August 21, 2007
By David Darlington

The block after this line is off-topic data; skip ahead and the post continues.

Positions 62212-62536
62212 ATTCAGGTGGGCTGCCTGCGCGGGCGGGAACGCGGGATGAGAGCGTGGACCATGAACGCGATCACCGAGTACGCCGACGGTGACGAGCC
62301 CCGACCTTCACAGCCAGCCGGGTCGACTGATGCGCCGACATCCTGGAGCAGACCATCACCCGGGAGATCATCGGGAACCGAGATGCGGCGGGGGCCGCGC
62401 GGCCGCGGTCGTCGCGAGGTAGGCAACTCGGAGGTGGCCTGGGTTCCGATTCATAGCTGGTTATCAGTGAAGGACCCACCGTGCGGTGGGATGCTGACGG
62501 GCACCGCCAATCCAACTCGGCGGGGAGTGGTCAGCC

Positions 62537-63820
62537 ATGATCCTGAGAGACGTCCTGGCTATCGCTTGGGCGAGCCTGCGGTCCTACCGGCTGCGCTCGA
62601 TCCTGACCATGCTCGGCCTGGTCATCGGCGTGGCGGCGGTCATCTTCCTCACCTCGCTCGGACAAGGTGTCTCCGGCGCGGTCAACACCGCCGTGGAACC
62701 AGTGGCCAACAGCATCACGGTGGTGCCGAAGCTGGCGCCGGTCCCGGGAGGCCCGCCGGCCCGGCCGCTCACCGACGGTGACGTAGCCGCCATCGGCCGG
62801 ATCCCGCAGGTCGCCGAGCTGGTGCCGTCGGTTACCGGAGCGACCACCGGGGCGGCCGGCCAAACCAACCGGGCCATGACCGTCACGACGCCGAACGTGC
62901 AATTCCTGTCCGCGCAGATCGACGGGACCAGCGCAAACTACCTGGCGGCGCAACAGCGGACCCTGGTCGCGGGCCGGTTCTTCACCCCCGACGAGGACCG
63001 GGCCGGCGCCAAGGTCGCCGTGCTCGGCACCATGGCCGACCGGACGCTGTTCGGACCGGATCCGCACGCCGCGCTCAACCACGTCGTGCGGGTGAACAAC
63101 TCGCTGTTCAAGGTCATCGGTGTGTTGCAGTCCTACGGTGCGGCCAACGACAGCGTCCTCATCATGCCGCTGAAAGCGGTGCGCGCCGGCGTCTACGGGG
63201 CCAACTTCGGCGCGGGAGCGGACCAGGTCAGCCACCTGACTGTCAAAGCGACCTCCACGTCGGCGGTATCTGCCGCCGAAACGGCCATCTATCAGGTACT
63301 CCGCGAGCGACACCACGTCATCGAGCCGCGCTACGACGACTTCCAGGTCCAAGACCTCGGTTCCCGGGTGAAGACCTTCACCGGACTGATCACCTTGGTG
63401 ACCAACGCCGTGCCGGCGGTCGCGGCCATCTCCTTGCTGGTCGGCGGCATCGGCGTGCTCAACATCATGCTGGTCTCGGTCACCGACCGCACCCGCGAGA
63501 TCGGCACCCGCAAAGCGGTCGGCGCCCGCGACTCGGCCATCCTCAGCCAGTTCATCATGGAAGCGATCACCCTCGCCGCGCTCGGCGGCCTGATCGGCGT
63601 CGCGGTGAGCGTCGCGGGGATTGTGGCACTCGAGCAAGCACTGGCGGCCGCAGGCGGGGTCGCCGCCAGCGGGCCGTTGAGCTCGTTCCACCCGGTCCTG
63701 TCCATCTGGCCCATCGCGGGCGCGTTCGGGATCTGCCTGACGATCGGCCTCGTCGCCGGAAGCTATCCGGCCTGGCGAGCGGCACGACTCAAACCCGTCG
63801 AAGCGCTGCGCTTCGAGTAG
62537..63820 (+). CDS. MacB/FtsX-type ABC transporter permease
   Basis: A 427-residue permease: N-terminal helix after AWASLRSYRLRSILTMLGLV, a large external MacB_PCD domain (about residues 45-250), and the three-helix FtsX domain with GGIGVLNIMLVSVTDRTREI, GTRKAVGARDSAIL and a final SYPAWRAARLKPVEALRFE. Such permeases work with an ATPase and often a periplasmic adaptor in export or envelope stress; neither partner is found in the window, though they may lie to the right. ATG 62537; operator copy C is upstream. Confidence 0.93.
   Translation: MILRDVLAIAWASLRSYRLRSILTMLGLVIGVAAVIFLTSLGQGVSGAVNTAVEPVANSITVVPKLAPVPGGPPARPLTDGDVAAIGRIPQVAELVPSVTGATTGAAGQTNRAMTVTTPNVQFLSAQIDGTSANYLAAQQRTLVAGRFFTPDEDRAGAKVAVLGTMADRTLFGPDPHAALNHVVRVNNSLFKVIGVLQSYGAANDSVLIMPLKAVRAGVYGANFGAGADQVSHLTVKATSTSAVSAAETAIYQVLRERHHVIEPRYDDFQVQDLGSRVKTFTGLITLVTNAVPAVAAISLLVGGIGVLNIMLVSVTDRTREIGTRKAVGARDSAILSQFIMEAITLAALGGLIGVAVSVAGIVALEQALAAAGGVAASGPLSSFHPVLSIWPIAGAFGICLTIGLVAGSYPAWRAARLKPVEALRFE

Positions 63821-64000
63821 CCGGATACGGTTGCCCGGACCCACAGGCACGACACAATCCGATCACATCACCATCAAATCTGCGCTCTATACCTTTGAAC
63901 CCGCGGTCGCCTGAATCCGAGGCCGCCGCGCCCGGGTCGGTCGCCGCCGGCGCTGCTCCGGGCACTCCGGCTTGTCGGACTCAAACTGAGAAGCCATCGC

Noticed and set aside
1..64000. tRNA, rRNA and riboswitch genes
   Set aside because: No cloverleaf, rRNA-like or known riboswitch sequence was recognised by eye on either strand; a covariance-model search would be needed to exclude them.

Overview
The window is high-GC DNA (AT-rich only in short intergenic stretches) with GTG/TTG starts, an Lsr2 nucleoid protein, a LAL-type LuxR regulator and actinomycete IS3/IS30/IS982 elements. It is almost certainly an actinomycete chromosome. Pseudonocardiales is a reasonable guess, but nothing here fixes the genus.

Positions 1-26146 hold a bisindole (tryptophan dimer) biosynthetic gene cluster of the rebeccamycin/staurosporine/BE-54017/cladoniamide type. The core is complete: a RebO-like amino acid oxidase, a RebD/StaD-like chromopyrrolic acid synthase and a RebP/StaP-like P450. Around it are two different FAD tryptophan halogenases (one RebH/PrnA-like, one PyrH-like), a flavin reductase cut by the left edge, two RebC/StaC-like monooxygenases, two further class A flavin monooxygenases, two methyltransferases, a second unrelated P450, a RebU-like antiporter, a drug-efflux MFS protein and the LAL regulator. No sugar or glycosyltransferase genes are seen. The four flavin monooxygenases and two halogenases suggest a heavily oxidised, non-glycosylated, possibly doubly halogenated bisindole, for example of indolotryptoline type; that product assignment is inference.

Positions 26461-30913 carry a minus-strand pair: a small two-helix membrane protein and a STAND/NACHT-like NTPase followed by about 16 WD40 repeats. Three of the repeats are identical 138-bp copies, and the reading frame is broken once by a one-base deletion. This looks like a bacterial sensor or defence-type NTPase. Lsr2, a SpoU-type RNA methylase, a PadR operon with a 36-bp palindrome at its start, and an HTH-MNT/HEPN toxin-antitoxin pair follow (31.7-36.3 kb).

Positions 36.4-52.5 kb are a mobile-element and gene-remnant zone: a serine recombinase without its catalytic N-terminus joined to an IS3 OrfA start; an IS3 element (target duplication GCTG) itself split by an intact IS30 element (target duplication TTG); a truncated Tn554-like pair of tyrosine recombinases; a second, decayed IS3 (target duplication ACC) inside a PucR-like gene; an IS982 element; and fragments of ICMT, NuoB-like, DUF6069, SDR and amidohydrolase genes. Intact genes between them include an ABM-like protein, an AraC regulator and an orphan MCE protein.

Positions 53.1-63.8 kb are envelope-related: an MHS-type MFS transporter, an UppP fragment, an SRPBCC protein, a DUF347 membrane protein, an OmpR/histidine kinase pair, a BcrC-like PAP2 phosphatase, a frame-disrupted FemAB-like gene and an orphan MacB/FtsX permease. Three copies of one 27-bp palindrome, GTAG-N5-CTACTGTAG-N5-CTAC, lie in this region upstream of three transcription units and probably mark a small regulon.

Wired magazine has reported another effort to unmask unreliable Wikipedia contributors, quite similar to one we reported on last week. The Wikipedia Scanner is the brainchild of California Institute of Technology graduate student Virgil Griffith. The program tracks the IP address of millions of anonymous edits in the online encyclopedia (edits made by unregistered Wikipedia users are recorded by IP address) and cross-references those addresses with the data on who owns the associated IP address block. Companies will often make anonymous edits to their Wikipedia entries to put a more favorable spin on public information or excise bad news (for example, Wired reports the Diebold company, makers of e-voting machines, tried to anonymously cut 15 paragraphs critical of its security procedures and political connections). Or, likewise, politicians will put their own spin on Wikipedia information by boosting their own record or criticizing their opponent’s, as anyone who has followed a candidate’s page during election season can surely attest to. While it can’t stop vandalism or corporate p.r., the Wikipedia Scanner does shed some light on who’s watching the Wiki.